Similar trials and tribulations happen all the time when I am traveling to tea mountains in China. My hosts gleefully tell me, “We knocked down a fresh wasps nest!” Which means I will be dining on wasps. Or the wide variety of marmots, bug larvae, and organ meat that farmers happily serve to me when on the road in small tea villages. Tea farmers will often describe with delight how these fried bamboo worms are prepared just how his mother used to make. I try to keep an open mind and remind myself that taste is in the mouth of the beholder. Though sometimes that is a test of my willpower; especially when two friends begin arguing about whether they had properly cooked out the venom from the wasps. Not reassuring fellas. Pass the minnows!

Viewing Puer tea flavors through a wider and more open lens has allowed me enough distance to reconsider my own perspective of what is good and bad. In the future, I will kindly nod when I pass by a gleeful family munching on shrimp and corn pizza – or someone happily drinking a Puer that I dislike. After all, the most important factor with food and drink is whether it can bring a smile to your face.

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Fake Puerh Dilemma

Fake Puerh Tea: 3 Ways to Avoid Common Scams

Real or Fake? The Puerh Tea Buyers Dilemma

There is a lot of discussion of authenticity in the Puerh tea community. Newcomers to Puerh tea hear the word “fake” bantered around and become frightened before even owning a Puerh tea cake. “Is my tea real or fake?!” they wonder, afraid of dipping a toe into the water. This article will help shed some light on what real and fake mean in the context of Puerh tea and how to ensure that you are happy with your tea regardless of its authenticity.

Real Puerh Brands and Brand Name Puerh Teas

The Situation: Large Puerh tea brands have factories that produce thousands upon thousands of metric tons of tea. Companies like Dayi or Xiaguan have billboards in airports and panels of the sides of buses. Not to mention very costly commercials on television. This immense marketing budget is part of their business model, which is brand based and depends on large volume with big mark ups. Due to their popularity and mass-market advertising, many smaller producers fake their products in an attempt to earn money from the same big mark-up without having to spend millions of dollars on advertising campaigns. The result is a market flooded with fake brand name teas.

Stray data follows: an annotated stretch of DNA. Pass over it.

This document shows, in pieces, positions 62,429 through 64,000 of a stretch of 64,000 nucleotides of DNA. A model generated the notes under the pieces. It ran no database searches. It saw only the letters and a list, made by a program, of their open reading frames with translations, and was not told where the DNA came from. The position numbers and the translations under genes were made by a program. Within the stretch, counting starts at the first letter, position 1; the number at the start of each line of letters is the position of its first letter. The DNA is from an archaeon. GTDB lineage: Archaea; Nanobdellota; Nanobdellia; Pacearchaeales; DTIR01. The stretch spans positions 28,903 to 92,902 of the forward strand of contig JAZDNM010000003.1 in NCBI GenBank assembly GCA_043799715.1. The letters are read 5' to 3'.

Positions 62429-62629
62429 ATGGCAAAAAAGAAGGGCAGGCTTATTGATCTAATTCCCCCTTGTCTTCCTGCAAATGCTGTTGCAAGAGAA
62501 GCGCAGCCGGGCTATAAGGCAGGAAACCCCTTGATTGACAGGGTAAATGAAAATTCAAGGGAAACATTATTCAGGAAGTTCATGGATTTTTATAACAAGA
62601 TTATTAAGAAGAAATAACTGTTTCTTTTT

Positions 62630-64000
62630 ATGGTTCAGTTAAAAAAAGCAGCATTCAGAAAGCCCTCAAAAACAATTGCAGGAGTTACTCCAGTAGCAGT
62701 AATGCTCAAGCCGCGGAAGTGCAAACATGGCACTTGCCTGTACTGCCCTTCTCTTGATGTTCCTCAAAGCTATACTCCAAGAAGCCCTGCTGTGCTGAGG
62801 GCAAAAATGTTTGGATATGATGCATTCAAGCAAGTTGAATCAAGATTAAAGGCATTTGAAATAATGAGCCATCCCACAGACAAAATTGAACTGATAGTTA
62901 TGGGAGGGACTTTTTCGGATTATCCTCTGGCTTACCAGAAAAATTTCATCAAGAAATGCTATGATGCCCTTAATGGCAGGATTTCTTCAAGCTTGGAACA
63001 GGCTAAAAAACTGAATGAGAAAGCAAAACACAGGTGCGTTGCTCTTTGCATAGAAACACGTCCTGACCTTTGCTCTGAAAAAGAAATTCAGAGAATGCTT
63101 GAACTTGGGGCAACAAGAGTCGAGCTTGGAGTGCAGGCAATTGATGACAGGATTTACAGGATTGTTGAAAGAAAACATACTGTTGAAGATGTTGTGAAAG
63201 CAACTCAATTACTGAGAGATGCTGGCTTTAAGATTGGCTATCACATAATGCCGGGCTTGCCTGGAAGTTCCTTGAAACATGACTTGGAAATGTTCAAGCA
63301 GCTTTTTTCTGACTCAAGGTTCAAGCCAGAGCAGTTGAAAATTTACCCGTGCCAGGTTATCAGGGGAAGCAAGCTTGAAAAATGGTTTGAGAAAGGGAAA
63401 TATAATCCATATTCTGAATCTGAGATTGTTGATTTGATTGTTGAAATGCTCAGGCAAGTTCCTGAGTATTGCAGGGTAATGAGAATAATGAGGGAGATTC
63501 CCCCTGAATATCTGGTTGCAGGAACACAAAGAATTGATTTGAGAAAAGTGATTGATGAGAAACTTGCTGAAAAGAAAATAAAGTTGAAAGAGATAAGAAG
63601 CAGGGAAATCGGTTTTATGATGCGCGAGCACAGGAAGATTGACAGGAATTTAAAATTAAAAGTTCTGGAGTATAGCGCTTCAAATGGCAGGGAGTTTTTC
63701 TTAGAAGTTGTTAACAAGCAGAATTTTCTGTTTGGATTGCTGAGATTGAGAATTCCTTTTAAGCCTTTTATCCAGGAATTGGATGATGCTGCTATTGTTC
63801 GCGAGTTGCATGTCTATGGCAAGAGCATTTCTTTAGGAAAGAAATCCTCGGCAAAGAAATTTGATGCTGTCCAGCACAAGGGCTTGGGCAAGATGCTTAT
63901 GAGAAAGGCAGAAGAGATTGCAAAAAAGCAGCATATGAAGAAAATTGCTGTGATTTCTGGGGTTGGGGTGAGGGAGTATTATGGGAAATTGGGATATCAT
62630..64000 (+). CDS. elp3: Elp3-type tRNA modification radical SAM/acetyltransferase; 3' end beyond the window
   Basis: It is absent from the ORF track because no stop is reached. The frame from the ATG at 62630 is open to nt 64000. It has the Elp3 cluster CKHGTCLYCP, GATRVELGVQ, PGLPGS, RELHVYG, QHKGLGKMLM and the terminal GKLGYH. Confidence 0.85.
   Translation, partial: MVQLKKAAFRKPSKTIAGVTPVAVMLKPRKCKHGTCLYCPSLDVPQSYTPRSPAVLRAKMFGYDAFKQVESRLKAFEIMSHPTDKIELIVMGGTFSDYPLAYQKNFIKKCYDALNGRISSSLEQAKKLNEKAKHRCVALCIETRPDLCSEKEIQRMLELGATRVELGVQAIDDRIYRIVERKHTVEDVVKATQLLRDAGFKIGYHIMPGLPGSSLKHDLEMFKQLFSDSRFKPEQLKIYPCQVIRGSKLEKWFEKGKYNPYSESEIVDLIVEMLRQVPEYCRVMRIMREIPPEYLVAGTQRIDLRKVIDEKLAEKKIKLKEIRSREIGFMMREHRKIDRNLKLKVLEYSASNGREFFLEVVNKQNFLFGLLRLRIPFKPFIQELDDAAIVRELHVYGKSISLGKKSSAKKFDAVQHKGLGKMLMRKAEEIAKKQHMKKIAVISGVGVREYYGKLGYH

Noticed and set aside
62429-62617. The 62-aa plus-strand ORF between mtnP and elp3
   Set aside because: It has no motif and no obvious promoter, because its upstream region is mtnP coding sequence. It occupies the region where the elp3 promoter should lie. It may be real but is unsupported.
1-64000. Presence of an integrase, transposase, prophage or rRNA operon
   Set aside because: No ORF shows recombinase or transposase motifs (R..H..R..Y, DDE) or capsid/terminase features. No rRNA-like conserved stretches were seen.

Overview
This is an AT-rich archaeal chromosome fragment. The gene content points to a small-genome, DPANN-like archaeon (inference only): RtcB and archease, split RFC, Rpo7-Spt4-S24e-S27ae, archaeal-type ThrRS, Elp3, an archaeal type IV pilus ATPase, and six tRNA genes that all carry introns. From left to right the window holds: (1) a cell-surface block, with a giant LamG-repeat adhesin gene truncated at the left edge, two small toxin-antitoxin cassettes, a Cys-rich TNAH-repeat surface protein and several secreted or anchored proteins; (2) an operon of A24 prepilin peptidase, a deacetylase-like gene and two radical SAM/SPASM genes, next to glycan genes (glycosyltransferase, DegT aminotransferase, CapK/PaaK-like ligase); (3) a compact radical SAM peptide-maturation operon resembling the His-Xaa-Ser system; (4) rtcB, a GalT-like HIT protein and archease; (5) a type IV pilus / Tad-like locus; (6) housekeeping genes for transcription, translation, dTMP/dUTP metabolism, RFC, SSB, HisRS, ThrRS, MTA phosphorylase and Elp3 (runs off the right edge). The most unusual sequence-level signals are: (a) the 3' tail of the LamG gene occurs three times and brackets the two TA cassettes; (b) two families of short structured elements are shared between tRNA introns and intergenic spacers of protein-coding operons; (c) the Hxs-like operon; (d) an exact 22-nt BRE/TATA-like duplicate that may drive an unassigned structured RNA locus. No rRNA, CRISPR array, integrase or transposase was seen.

Xiaguan ad
An advertisement for Xiaguan at a major metropolitan airport. What is your tea money going towards?

How to Avoid the Fake Puerh: If you want to avoid faked brand name tea, avoid large productions and famous companies. Nobody will take the time to make a fake version of a lesser known tea. There are plenty of quality teas in the market that are from smaller brands and productions. If you ignore the hype, you won’t end up with a fake branded tea!

Dayi ad
Bus ads for Dayi don’t come cheap!

Real Old Arbor Puerh versus Plantation Puerh

The Situation: Only a very small percentage of the Puerh teas produced each year come from gushu [old arbor] trees. The price difference between gushu tea and tea from smaller bushes is very large, so many producers unscrupulously mark their small bush teas as gushu in order to command a much higher price. Other fakes include heavily mixed material. True gushu carries a big price tag and is always from a small production.

old arbor tea limb
Old arbor teas can never support massive productions